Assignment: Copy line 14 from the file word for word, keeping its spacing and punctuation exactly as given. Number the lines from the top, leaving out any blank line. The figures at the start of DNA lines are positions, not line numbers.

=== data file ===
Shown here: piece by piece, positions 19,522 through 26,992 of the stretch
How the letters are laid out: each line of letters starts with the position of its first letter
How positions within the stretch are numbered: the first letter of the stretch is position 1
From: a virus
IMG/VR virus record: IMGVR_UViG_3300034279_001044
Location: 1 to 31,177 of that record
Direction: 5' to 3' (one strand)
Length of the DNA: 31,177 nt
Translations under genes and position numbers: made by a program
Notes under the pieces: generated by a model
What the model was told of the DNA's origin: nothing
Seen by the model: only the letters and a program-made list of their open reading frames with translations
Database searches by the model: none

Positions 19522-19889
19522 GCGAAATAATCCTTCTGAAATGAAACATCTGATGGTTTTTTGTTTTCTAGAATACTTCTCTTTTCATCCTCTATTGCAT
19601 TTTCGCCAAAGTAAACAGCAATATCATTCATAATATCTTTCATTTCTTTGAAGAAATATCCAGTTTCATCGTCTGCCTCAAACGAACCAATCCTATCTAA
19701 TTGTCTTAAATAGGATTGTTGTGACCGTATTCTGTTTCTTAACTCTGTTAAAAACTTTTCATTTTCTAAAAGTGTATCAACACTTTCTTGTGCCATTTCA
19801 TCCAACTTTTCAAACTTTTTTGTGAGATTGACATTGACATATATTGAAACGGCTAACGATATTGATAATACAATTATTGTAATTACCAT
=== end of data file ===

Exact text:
Positions 19522-19889